When a reporter made fun of Justin Trudeau for taking the bus, he had a great comeback.

Shortly after being sworn in, new Canadian Prime Minister Justin Trudeau and his ministers picked a novel way to travel to their first cabinet meeting.

Photo by Geoff Robins/Getty Images.


All together. On a bus.

Similar to this one. Photo by Eastmain/Wikimedia Commons.

The sight of powerful government officials crammed together in one large vehicle struck Peter Mansbridge of the CBC as funny:

"It still feels like you should be singing, like, some 'We're going to camp' song," Mansbridge said.

To which Trudeau responded:

(To be fair, Trudeau did acknowledge that he and his cabinet probably won't always take the bus — and would occasionally opt for a car service or a limo as their jobs required it.)

Trudeau is right. Lots of people do take the bus to work.

Not a lot of high-profile reporters and politicians, perhaps, but lots of regular people, many who don't have the option to travel by private car.

At the same time, there's a stigma associated with taking the bus. Wealthy riders often frequently avoid buses — both because they tend to live in lower-density areas and because bus travel is so firmly associated with poverty.

When the rich and powerful do take public transit — like when Jake Gyllenhaal or Jay-Z takes the subway — it's often portrayed as a big deal, as if it's somehow generous or "real" of them to travel the way millions of regular commuters do each day.

As a result, cities often don't seem to care all that much about bus lines or their riders.

Cities really should care more about public transit — and invest more in it.

Photo by AEMoreira042281/Wikimedia Commons.

Unlike cars, which can deliver five to seven people to a destination in a single trip (and, real talk, typically carry just one or maybe two during your average rush hour), buses can carry dozens in the amount of road space occupied by just two or three cars. Not only does that help clear up road congestions and lower total emissions, but there are massive economic benefits to providing cheap transportation to people who wouldn't otherwise be able to afford it.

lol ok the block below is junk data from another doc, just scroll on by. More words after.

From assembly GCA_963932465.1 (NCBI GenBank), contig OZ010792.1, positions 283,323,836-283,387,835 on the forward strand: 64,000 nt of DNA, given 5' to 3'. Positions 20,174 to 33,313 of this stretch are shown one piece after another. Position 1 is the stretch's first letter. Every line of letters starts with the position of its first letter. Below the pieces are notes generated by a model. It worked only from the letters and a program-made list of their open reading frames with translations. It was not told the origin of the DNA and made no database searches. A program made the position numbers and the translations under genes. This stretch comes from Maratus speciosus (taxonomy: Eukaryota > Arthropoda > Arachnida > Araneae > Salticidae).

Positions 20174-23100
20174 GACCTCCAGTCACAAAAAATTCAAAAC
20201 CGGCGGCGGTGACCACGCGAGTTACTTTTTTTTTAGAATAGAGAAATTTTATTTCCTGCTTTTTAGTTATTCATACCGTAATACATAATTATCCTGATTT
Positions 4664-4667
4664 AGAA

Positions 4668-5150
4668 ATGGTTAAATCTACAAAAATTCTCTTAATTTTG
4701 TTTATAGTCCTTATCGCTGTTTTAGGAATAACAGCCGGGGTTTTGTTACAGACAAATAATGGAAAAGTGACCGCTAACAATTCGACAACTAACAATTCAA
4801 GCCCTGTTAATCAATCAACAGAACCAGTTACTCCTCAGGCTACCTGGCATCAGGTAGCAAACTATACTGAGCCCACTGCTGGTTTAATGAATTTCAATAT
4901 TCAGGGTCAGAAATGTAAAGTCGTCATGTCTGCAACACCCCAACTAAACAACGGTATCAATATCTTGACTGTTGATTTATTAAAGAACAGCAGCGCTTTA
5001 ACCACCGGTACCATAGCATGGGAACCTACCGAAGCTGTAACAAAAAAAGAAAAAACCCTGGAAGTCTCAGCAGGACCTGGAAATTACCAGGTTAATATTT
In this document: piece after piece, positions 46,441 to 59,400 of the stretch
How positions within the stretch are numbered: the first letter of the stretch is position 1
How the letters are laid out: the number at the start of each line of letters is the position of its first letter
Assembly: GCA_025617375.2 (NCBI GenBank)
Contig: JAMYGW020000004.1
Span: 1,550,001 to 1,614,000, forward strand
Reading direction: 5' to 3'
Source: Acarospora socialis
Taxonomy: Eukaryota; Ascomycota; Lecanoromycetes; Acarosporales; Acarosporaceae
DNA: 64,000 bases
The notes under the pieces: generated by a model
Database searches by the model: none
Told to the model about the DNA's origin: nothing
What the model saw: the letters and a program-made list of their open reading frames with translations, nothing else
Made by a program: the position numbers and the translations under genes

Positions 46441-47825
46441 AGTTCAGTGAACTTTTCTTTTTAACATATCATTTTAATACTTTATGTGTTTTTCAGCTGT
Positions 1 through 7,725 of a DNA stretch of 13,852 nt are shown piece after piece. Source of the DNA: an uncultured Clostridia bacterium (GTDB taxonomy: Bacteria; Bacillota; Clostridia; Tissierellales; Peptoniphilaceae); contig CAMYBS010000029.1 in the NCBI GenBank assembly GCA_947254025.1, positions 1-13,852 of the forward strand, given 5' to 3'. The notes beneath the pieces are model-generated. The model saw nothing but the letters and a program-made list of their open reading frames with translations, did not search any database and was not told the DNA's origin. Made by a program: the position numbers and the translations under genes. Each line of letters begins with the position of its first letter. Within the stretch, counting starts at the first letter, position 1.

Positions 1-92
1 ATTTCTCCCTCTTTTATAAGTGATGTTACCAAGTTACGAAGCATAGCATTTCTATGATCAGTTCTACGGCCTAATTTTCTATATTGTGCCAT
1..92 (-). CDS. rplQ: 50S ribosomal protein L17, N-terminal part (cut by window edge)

According to a 2013 Rutgers University study, increasing the number of available public transit seats by 10% can increase total wages in a city by over $1.5 billion per year (this includes not just buses but subways, light rail, and other methods).

That's why Trudeau's offhand response is actually kinda great.

Photo by Miles, the MBTA Guy/Wikimedia Commons.

No one should be stigmatized for riding the bus — from the prime minister of Canada to a single mom trying to get to her second job. Poor and middle-class people need safe, reliable means of getting to work just like wealthier people, and they shouldn't be shamed for taking one that's cheap, convenient, and environmentally friendly.

Which is why it's so important for cities to keep those wheels going 'round...